What was your experience with heroin?
It just was not too much fun. I never injected it or anything. We sniffed a little when we were in real pain. We got such a hard time from everyone, and I've had so much thrown at me, and at Yoko, especially at Yoko. Like Peter Brown in our office – and you can put this in – after we come in after six months he comes down and shakes my hand and doesn't even say hello to her. That's going on all the time. And we get into so much pain that we have to do something about it. And that's what happened to us. We took "H" because of what the Beatles and others were doing to us. But we got out of it.

Yoko: You know he really produced his own stuff. Phil is, as you know, well-known about as a very skillful sort of technician with electronics and engineering.

John: But let's not take away from what he did do, which expended a lot of energy and taught me a lot, and I would use him again.

Like what?
Well, I learned a lot on this album, technically. I didn't have to learn so much before. Usually Paul and I would be listening to it and we wouldn't have to listen to each individual sound. So there are a few things I learned this time, about bass, one track or another, where you can get more in and where I lost something on a track and some technical things that irritated me finally. But as a concept and as a whole thing, I'm pleased, yes. That's about it, really. If I get down to the nitty gritty, it would drive me mad, but I do like it really.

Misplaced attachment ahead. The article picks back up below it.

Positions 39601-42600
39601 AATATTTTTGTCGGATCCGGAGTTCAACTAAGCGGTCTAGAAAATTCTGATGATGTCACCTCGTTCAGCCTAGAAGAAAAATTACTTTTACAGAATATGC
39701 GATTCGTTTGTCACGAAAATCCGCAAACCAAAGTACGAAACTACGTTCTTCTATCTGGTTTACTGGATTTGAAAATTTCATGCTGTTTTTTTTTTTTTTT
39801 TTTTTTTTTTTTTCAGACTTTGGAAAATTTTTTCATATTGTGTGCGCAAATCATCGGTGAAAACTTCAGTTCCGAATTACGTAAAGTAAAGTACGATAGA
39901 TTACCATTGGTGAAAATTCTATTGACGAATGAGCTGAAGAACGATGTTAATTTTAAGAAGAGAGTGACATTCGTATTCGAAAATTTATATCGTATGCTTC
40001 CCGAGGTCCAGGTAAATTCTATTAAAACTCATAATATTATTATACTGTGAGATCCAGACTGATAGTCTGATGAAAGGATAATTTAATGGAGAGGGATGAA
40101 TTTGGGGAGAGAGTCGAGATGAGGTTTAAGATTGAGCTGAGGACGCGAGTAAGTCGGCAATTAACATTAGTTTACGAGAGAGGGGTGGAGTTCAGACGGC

When you record, do you go for feeling or perfection of the sound?
I like both. I go for feeling. Most takes are right off and most times I sang it and played it at the same time. I can't stand putting the backing on first, then the singing, which is what we used to do in the old days, but those days are dead, you know.

It starts off with bells: why?
Well, I was watching TV as usual, in California, and there was this old horror movie on, and the bells sounded like that to me. It was probably different, because those were actually bells slowed down that they used on the album. They just sounded like that and I thought oh, that's how to start "Mother." I knew "Mother" was going to be the first track so . . .

You said that you wrote most of the songs in California?
Well, actually some of it. Actually I wrote "Mother" in England, "Isolation" in England and a few more. I finished them off in California. You will have to push me if you want more detail. "Look At Me" was written around the Beatles' double album time, you know, I just never got it going, there are a few like that lying around.

You said that this would be the first "Primal Album."
When did I say that?

In California. Have you gone off it?
I haven't gone off it, it is just that "Primal" is like another mirror, you know.

Yoko: He is sort of like any artist, because he really wants to be honest to himself and to the album, I suppose. What he does is just patching up something that is sort of interesting – so-so, or something. He really puts himself in it, his life in it, you know, and so, like when he went to India, he was inflluenced by the Maharishi.